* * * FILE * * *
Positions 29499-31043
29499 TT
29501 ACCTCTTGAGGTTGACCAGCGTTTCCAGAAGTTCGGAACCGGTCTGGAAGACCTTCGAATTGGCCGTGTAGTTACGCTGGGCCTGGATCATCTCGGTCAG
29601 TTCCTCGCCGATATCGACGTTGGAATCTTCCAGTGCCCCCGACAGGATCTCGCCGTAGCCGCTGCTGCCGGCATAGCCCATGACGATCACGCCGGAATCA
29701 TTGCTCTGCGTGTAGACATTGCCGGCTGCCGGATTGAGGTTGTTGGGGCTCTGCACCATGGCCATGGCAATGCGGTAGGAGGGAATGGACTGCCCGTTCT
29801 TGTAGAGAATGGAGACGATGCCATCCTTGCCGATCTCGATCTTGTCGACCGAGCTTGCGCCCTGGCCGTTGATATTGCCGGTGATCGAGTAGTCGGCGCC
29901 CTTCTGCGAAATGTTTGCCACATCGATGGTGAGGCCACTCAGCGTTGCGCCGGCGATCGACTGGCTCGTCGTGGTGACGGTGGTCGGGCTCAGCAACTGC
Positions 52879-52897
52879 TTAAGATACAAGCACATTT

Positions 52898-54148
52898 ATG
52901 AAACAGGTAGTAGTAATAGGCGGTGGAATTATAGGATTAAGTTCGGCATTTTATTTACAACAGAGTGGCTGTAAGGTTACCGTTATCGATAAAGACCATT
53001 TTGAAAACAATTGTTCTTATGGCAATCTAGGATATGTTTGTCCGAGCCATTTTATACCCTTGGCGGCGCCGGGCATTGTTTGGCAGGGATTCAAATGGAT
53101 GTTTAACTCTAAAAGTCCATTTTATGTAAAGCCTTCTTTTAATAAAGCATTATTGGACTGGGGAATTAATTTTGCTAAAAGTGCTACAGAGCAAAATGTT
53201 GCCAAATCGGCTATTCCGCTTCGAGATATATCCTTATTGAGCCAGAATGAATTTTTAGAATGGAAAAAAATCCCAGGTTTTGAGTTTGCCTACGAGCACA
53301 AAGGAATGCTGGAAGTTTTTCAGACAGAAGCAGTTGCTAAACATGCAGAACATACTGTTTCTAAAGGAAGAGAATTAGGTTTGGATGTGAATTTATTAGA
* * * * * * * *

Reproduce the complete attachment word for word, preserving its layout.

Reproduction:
Positions 29499-31043
29499 TT
29501 ACCTCTTGAGGTTGACCAGCGTTTCCAGAAGTTCGGAACCGGTCTGGAAGACCTTCGAATTGGCCGTGTAGTTACGCTGGGCCTGGATCATCTCGGTCAG
29601 TTCCTCGCCGATATCGACGTTGGAATCTTCCAGTGCCCCCGACAGGATCTCGCCGTAGCCGCTGCTGCCGGCATAGCCCATGACGATCACGCCGGAATCA
29701 TTGCTCTGCGTGTAGACATTGCCGGCTGCCGGATTGAGGTTGTTGGGGCTCTGCACCATGGCCATGGCAATGCGGTAGGAGGGAATGGACTGCCCGTTCT
29801 TGTAGAGAATGGAGACGATGCCATCCTTGCCGATCTCGATCTTGTCGACCGAGCTTGCGCCCTGGCCGTTGATATTGCCGGTGATCGAGTAGTCGGCGCC
29901 CTTCTGCGAAATGTTTGCCACATCGATGGTGAGGCCACTCAGCGTTGCGCCGGCGATCGACTGGCTCGTCGTGGTGACGGTGGTCGGGCTCAGCAACTGC
Positions 52879-52897
52879 TTAAGATACAAGCACATTT

Positions 52898-54148
52898 ATG
52901 AAACAGGTAGTAGTAATAGGCGGTGGAATTATAGGATTAAGTTCGGCATTTTATTTACAACAGAGTGGCTGTAAGGTTACCGTTATCGATAAAGACCATT
53001 TTGAAAACAATTGTTCTTATGGCAATCTAGGATATGTTTGTCCGAGCCATTTTATACCCTTGGCGGCGCCGGGCATTGTTTGGCAGGGATTCAAATGGAT
53101 GTTTAACTCTAAAAGTCCATTTTATGTAAAGCCTTCTTTTAATAAAGCATTATTGGACTGGGGAATTAATTTTGCTAAAAGTGCTACAGAGCAAAATGTT
53201 GCCAAATCGGCTATTCCGCTTCGAGATATATCCTTATTGAGCCAGAATGAATTTTTAGAATGGAAAAAAATCCCAGGTTTTGAGTTTGCCTACGAGCACA
53301 AAGGAATGCTGGAAGTTTTTCAGACAGAAGCAGTTGCTAAACATGCAGAACATACTGTTTCTAAAGGAAGAGAATTAGGTTTGGATGTGAATTTATTAGA